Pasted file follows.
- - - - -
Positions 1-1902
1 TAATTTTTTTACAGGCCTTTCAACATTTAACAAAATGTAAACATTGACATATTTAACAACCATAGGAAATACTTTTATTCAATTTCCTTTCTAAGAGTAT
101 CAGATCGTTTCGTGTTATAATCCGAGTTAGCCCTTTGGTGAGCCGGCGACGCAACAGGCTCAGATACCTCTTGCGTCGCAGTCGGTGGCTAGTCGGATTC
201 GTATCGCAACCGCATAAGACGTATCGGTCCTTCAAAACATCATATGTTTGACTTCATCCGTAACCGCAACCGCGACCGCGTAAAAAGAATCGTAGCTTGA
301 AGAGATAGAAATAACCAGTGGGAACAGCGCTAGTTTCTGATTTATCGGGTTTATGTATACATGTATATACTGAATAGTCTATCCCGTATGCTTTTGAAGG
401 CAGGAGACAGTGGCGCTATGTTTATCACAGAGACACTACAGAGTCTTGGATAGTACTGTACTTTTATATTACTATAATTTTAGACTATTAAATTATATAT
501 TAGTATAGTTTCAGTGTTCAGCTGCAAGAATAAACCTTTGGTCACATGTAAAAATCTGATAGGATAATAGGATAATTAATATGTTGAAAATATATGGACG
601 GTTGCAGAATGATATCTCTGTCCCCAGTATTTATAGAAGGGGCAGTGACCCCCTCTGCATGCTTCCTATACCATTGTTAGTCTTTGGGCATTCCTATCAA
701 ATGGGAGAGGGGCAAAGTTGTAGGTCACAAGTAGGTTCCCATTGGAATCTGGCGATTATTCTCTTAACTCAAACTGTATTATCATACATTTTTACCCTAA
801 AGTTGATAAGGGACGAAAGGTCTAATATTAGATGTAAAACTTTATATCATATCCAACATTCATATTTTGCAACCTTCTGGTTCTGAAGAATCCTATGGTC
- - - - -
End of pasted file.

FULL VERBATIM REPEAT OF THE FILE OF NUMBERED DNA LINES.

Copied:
Positions 1-1902
1 TAATTTTTTTACAGGCCTTTCAACATTTAACAAAATGTAAACATTGACATATTTAACAACCATAGGAAATACTTTTATTCAATTTCCTTTCTAAGAGTAT
101 CAGATCGTTTCGTGTTATAATCCGAGTTAGCCCTTTGGTGAGCCGGCGACGCAACAGGCTCAGATACCTCTTGCGTCGCAGTCGGTGGCTAGTCGGATTC
201 GTATCGCAACCGCATAAGACGTATCGGTCCTTCAAAACATCATATGTTTGACTTCATCCGTAACCGCAACCGCGACCGCGTAAAAAGAATCGTAGCTTGA
301 AGAGATAGAAATAACCAGTGGGAACAGCGCTAGTTTCTGATTTATCGGGTTTATGTATACATGTATATACTGAATAGTCTATCCCGTATGCTTTTGAAGG
401 CAGGAGACAGTGGCGCTATGTTTATCACAGAGACACTACAGAGTCTTGGATAGTACTGTACTTTTATATTACTATAATTTTAGACTATTAAATTATATAT
501 TAGTATAGTTTCAGTGTTCAGCTGCAAGAATAAACCTTTGGTCACATGTAAAAATCTGATAGGATAATAGGATAATTAATATGTTGAAAATATATGGACG
601 GTTGCAGAATGATATCTCTGTCCCCAGTATTTATAGAAGGGGCAGTGACCCCCTCTGCATGCTTCCTATACCATTGTTAGTCTTTGGGCATTCCTATCAA
701 ATGGGAGAGGGGCAAAGTTGTAGGTCACAAGTAGGTTCCCATTGGAATCTGGCGATTATTCTCTTAACTCAAACTGTATTATCATACATTTTTACCCTAA
801 AGTTGATAAGGGACGAAAGGTCTAATATTAGATGTAAAACTTTATATCATATCCAACATTCATATTTTGCAACCTTCTGGTTCTGAAGAATCCTATGGTC